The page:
Cambridge Civic Journal Forum

November 30, 2013

Turnout in Cambridge Municipal Elections: 1951 to 2013

Filed under: 2013 Election,Cambridge,elections — Tags: , — Robert Winters @ 9:49 am

Turnout 2013Turnout in Cambridge Municipal Elections: 1951 to 2013

The percent voter turnout in the recent Cambridge municipal election was about the same as recent years. Here are a few graphics to show the trend from 1951 to 2013:

Turnout graph
Click for larger image

The chart shows voter turnout as a fraction of the "active" voters in order to give a better indication of actual voter turnout. This year the number of registered voters reached an all-time high – in part due to the fact that the list has not been purged out of caution because of the various special elections that have taken place (and still to take place on Dec 10 for the 5th Congressional District). As a fraction of all registered voters, the voter turnout was 25%. As a fraction of "active" voters, the voter turnout was 35%. By either measure, voter turnout was down 1%. However, the actual number of voters increased by approximately 12% from 15,971 to 17,846 based on the number of City Council ballots cast.


  1. It is not surprising that turnout keeps decreasing. We have lots of population turnover in the city and new residents know very little about the city government and our very-different voting system. Other than CCTV and your website there is very little easily accessible comparative public information about the candidates. There are many phone calls and brochures for the 6 weeks or so before election day; but just as you can’t evaluate the quality of a product by its advertisements you can’t judge a candidate on the information in his or her own brochure. On what basis can people decide who to choose?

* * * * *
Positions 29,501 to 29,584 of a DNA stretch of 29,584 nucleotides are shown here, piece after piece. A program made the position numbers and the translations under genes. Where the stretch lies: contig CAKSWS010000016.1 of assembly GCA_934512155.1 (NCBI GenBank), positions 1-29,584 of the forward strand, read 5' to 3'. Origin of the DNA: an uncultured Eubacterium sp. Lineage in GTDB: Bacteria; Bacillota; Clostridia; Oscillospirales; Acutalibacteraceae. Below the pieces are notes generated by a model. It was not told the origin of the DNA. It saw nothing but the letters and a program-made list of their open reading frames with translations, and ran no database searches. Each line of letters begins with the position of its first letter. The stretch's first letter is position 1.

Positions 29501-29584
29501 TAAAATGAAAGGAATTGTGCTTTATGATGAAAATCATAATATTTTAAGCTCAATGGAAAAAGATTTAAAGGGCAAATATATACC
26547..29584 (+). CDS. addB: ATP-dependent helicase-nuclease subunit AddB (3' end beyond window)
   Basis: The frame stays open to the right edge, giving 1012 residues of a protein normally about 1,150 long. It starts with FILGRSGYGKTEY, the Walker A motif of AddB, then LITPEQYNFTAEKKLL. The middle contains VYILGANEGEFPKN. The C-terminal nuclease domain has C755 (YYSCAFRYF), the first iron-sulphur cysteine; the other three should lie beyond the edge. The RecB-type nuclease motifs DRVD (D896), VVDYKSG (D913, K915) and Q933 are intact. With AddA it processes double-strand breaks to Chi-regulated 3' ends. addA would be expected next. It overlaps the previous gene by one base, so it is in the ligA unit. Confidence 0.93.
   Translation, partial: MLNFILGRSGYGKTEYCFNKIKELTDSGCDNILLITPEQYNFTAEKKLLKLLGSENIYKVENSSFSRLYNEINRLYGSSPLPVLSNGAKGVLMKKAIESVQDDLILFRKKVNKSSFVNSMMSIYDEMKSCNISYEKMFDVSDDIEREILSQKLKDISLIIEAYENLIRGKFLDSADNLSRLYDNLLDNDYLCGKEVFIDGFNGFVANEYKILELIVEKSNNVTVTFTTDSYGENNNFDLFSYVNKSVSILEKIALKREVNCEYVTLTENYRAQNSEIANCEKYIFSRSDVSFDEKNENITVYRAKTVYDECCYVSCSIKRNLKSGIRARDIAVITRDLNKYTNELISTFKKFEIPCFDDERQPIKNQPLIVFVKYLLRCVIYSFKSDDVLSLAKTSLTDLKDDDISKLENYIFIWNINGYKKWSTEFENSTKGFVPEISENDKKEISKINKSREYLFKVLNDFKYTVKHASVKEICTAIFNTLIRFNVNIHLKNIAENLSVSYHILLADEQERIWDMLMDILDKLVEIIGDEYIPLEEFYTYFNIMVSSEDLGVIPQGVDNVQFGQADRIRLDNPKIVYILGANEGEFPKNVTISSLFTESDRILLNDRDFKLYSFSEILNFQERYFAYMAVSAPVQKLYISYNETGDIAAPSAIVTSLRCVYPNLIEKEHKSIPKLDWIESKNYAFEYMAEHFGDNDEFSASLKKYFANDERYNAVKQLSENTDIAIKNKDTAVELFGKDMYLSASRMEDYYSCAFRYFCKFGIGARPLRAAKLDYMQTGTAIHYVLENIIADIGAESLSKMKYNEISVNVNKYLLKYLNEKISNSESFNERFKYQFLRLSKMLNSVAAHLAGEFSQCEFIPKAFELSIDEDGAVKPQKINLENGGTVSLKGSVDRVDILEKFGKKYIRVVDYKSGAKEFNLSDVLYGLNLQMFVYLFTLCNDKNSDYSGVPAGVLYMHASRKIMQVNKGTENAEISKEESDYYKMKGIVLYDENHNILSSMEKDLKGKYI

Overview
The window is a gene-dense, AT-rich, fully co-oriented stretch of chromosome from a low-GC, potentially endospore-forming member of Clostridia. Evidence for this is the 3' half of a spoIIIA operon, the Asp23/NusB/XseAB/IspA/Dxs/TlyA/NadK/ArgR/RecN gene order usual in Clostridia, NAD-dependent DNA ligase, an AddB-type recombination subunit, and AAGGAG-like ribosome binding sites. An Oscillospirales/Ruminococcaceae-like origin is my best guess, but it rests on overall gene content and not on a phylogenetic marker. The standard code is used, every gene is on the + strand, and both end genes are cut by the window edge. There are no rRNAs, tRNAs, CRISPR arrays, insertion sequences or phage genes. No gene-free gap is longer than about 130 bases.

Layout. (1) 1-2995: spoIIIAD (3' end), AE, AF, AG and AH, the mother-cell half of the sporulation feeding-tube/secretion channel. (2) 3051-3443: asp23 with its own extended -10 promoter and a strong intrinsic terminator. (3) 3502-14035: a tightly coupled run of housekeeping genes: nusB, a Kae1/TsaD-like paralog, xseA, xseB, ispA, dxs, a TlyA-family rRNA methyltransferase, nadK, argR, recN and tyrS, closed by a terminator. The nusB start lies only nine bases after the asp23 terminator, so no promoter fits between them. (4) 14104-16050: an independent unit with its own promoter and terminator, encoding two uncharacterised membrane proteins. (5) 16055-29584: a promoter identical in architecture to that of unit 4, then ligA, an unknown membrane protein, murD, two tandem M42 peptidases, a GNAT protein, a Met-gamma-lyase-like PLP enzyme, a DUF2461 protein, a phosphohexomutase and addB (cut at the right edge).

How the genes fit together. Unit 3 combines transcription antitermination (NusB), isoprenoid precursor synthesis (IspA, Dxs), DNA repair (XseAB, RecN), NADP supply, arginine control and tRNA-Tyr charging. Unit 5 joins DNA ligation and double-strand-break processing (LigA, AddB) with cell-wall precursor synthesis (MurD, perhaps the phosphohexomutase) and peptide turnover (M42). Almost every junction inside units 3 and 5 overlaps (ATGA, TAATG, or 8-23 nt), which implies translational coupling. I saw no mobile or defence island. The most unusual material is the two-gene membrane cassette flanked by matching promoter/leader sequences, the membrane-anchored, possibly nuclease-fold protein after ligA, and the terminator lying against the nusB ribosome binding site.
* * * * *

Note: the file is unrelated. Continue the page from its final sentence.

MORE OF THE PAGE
There is very little news available about big issues and what individual councillors and school committee people actually stand for on the issues when they come up and what they actually do. The biggest issue in the now distant past was rent control – preservation or killing affected lots of people and we had organizations like the Cambridge Civic Association that created slates and made a big deal about the issue.

    Can you identify some big issues in the last 10 years where a critical decision was made by the City Council or School Committee as opposed to essentially endorsing what the administration worked on – yes, there was public input during their process so the planning wasn’t made in a vacuum?

    Comment by John Gintell — November 30, 2013 @ 11:59 am

  2. Robert (or anyone): why the jump in turnout – # of voters and % – in 2003?
    Appears to be a statistically significant jump – but why? Was there a ballot measure? I was here and voted, but don’t remember any big issue.

    Comment by Patty Nolan — November 30, 2013 @ 4:39 pm

  3. There was a ballot question in 2003 to petition the state legislature to allow Cambridge to restore rent control. The effort never stood a chance of being approved by the legislature, and the Governor had promised to veto it even if it had passed. The effort backfired in the worst way. Opponents of rent control responded with a major campaign to defeat the ballot question. Voter turnout shot up, primarily with voters opposed to the measure, and Cambridge voted against the restoration of rent control – something that would have been unthinkable a decade earlier. For all intents and purposes, that was the final nail in the coffin of Cambridge rent control.

    The election also had a spillover effect in causing the vote totals of anti-rent control candidates to soar, most notably Anthony Galluccio. His surplus ballots then catapulted David Maher past Matt DeBergalis and David never looked back.

    Comment by Robert Winters — November 30, 2013 @ 5:18 pm

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